A member of the European Parliament is reported to have said on the occasion of the presentation of the Commission's White Paper on Governance,1 that, given the result, he regretted that trees had had to die to produce it. This seems to go too far. The White Paper has initiated a necessary process of discussion. If one has to assess the quality of the White Paper, it is natural, however, that, rather than to stress the positive aspects of the outcome, the problematic or negative points are highlighted. Consequently, the following analysis will put emphasis on the "critical" aspects, but nonetheless tries to present a constructive and coherent analysis that might serve as a starting point for further reflections upon the subject.
Even at first glance, the White Paper presents itself as an exceedingly technocratic piece of work written for an expert of Community law and organisation, but not for the Union citizen. The very technical language in itself is enough to deter the ordinary reader. Yet, it is, indeed, a technocratic achievement which presents an elaborate analysis of the present situation and working of the community. It does not, however, devote any space to developing concepts to overcome the widely recognised legitimacy problems of the Union. A possible way to alleviate this legitimacy crisis and indeed create a real European discourse could lie in the politicisation of the Union. This would lead, even within the present framework of the treaties, to a better involvement of the Union-Citizens, who are, as the White Paper rightly points out, at the centre of the European project. The central thesis of this paper is, therefore, the allegation that the White Paper does not recognise the need to politicise the Union. The lack of politicisation is at least as important for the analysis of the Union's problems as the widely bemoaned "democratic deficit".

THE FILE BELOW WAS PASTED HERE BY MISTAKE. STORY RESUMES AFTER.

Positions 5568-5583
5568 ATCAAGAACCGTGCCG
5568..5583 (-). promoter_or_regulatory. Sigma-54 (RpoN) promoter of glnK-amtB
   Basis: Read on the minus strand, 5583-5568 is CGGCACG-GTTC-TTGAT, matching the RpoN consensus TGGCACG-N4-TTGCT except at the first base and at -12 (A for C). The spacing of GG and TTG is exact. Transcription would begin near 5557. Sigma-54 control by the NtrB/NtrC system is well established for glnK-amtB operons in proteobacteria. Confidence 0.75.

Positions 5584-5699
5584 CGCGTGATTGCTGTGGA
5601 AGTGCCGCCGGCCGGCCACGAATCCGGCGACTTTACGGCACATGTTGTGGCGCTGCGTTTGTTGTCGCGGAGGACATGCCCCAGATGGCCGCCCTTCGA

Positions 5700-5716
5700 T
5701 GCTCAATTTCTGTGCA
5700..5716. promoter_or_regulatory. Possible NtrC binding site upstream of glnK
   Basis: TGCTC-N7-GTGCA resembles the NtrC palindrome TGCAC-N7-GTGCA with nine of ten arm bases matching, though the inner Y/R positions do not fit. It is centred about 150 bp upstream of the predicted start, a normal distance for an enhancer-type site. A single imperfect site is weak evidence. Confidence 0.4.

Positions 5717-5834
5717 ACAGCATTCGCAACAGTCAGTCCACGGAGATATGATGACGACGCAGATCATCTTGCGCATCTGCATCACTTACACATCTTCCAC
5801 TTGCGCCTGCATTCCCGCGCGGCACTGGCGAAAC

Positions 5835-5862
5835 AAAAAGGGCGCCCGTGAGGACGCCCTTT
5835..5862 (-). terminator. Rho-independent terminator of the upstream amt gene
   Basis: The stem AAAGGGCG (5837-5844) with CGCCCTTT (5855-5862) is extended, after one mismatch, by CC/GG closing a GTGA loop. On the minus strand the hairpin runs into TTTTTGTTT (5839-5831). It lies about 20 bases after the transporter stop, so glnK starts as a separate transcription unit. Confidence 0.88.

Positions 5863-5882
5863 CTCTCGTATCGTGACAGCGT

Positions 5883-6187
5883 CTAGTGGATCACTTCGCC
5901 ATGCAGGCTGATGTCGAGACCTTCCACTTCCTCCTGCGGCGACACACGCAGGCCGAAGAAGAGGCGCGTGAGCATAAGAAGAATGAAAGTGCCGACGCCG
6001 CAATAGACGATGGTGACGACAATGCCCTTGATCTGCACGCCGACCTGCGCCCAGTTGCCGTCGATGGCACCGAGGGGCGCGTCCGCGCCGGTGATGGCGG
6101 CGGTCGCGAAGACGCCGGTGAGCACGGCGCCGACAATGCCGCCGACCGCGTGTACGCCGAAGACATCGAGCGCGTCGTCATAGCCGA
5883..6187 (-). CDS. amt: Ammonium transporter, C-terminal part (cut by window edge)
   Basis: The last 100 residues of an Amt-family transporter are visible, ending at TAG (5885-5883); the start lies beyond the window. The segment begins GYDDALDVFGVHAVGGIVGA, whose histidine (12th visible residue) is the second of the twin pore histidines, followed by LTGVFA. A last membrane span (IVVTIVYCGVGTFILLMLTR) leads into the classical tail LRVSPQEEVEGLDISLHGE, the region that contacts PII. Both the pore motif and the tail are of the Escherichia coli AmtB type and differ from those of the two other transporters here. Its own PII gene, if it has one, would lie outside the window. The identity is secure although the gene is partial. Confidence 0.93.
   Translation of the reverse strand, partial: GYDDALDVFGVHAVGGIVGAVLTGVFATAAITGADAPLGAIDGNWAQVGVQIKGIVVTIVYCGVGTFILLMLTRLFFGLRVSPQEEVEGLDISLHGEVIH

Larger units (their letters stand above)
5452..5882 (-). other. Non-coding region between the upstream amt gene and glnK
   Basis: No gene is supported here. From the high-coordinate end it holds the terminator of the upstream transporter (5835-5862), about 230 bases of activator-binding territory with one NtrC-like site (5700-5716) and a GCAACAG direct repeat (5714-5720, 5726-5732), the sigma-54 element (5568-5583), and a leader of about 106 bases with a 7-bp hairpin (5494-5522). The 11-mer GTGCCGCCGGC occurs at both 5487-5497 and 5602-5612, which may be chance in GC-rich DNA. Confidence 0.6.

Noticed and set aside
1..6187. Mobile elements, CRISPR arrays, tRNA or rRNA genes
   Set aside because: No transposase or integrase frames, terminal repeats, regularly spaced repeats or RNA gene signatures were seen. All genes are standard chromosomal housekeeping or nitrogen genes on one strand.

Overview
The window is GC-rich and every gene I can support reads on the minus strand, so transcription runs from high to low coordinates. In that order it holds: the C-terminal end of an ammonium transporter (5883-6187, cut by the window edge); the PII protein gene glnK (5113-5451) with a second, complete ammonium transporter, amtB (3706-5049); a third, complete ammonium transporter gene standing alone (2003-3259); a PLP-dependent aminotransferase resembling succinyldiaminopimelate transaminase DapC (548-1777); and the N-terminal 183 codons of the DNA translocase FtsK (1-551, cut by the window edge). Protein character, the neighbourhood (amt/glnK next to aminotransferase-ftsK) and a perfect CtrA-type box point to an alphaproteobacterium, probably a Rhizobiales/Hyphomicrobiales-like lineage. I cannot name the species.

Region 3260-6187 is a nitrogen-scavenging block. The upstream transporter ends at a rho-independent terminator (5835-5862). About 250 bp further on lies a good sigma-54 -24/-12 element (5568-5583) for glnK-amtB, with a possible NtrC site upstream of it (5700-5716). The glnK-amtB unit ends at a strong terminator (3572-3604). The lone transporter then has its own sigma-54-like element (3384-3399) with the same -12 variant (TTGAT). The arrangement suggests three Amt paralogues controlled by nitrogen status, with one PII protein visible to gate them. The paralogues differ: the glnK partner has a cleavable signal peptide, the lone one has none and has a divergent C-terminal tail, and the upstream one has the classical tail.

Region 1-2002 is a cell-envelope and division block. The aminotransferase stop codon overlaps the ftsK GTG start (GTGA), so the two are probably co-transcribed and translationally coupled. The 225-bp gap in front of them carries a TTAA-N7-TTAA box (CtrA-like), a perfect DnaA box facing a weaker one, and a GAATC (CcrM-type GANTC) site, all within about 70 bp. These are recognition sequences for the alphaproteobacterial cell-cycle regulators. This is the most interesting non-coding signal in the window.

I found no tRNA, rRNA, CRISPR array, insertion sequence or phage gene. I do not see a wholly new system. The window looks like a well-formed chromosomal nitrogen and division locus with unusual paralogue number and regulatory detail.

In order to develop this argument, the way civil society is portrayed in the White Paper is analysed first (II). Then, the paper will highlight the omission of political parties as a part of civil society (III). It will go on to propose a new discourse-oriented approach to the Community Method, examining some of the White Paper's propositions in the light of their contribution to this aim (IV). This will be presented as a central precondition for multilevel constitutionalism, a model able to offer a good analytical tool to conceptualise the Union and its Member States (V).
1 Com (2001) 428 final.